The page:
Though men and women are now recognized as equal in intelligence, when Susan Glaspell wrote "Trifles" and "A Jury of Her Peers" in 1916, it was not so. In this turn-of-the-century setting, women were barely educated and had no power. Relegated to home, women found themselves at the mercy of the men in their lives. It is just this powerless existence that over time developed into a power with which women could baffle their male counterparts: an intuition. In Glaspell's story, ironic situations contrast male and female intuition, illustrating that Minnie Wright is more fairly judged by "a jury of her peers.".
"Trifles" illustrates the contrasting intuitions when the men go looking for clues to the murder of John Wright, but it is the women who find them. They bring Mrs. Hale and Mrs. Peters along to tend to the practical matters, considering them preoccupied with trivial things and unable to contribute to the investigation. While the men are looking for something obvious, the women find more subtle clues despite themselves and even try to hide from each other what they know. They are bound by a power they don't comprehend, as Mrs. Hale states, "We all go through the same things - it's all just a different kind of the same thing" (1333). Though sympathetic to Minnie, the women cannot deny the clues that lead them to the conclusion of her guilt.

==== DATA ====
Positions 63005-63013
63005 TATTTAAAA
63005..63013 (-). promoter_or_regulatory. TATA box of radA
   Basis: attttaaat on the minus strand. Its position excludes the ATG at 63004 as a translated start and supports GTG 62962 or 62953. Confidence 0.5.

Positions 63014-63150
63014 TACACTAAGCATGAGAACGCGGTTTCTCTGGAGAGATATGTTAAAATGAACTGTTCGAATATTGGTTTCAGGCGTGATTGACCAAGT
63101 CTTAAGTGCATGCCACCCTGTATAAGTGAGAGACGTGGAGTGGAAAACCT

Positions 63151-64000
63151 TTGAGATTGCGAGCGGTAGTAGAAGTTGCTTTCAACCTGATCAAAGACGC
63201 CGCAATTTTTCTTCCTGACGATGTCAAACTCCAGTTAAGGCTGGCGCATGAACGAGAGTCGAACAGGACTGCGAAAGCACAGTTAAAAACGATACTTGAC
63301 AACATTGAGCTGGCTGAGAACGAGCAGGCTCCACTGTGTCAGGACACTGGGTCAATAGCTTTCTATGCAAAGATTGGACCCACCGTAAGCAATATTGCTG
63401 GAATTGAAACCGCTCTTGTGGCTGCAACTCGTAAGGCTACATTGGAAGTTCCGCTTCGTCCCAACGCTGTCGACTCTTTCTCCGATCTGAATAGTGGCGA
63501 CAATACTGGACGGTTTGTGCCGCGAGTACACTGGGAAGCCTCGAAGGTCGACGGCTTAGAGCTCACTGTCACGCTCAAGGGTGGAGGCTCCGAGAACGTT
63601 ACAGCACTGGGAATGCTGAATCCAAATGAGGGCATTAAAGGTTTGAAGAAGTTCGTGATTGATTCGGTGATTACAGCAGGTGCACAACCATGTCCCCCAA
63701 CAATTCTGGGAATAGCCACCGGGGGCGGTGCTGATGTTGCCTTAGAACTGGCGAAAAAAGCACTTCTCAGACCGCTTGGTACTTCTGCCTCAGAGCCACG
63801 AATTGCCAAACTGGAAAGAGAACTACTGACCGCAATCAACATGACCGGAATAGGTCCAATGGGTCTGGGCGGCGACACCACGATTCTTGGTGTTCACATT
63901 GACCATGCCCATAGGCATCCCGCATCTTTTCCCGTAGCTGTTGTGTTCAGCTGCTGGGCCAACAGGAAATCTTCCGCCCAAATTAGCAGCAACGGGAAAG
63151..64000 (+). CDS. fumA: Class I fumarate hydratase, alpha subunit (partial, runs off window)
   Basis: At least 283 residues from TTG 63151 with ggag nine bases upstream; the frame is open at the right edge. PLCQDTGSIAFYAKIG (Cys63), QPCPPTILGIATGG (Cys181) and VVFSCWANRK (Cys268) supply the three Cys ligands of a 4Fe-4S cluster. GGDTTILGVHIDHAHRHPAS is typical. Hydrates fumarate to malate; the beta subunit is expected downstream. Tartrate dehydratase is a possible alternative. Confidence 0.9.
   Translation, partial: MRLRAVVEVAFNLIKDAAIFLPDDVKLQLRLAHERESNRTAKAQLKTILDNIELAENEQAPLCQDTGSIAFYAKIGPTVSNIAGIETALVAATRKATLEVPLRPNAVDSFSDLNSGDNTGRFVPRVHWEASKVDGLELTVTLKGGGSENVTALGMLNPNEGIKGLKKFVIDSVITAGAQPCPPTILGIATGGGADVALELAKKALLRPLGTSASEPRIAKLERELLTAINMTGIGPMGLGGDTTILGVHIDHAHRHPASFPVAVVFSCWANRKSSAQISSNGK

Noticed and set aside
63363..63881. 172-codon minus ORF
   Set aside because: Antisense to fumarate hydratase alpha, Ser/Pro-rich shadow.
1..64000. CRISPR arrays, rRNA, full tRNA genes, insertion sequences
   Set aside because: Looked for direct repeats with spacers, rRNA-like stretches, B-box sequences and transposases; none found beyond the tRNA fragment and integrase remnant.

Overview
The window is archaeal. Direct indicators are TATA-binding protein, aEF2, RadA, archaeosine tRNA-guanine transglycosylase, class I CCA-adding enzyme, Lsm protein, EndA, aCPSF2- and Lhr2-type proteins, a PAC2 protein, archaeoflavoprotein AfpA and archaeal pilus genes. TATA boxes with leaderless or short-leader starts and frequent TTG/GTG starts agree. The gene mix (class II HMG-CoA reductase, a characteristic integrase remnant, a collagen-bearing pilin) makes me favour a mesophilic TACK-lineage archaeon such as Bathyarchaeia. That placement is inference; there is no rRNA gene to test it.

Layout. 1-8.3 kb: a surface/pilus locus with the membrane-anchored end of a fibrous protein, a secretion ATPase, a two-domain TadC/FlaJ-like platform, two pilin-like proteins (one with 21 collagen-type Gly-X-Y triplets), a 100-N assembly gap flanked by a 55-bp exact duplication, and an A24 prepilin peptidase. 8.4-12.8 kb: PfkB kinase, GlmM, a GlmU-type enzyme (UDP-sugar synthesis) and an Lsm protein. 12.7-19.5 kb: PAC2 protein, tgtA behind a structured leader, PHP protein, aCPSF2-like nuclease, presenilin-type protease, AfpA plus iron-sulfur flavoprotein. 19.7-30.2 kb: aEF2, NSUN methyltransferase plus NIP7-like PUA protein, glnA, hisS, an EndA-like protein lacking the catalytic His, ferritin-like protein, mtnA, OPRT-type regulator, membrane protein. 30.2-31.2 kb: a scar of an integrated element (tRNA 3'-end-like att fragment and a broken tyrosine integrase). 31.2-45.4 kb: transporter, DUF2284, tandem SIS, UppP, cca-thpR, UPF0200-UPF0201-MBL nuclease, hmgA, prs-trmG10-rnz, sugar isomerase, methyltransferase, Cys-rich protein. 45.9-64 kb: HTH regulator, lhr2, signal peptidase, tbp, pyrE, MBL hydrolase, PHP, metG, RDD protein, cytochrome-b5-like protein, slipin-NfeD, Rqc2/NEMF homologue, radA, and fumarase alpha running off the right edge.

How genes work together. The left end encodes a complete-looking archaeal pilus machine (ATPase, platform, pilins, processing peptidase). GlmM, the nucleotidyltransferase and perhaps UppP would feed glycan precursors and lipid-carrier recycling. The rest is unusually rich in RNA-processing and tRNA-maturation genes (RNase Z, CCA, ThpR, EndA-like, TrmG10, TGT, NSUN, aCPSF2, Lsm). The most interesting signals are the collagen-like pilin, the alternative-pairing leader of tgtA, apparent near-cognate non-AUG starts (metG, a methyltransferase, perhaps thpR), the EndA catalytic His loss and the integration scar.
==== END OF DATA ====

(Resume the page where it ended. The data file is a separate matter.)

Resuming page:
If it is ironic that the women find the clues, it is even more ironic that they find them in the trivial household items to which the men attribute so little significance. "Nothing here but kitchen things," the sheriff says (1326). The women, "used to worrying over trifles" (1326), attach importance to the mundane, looking around the kitchen, they see many examples of the hard existence of Minnie. Knowing the pride a woman takes in her home, they see Minnie's kitchen half-cleaned, not dirty, and the significance is not lost on them. Upon discovering the erratic quilt stitching, they are alarmed.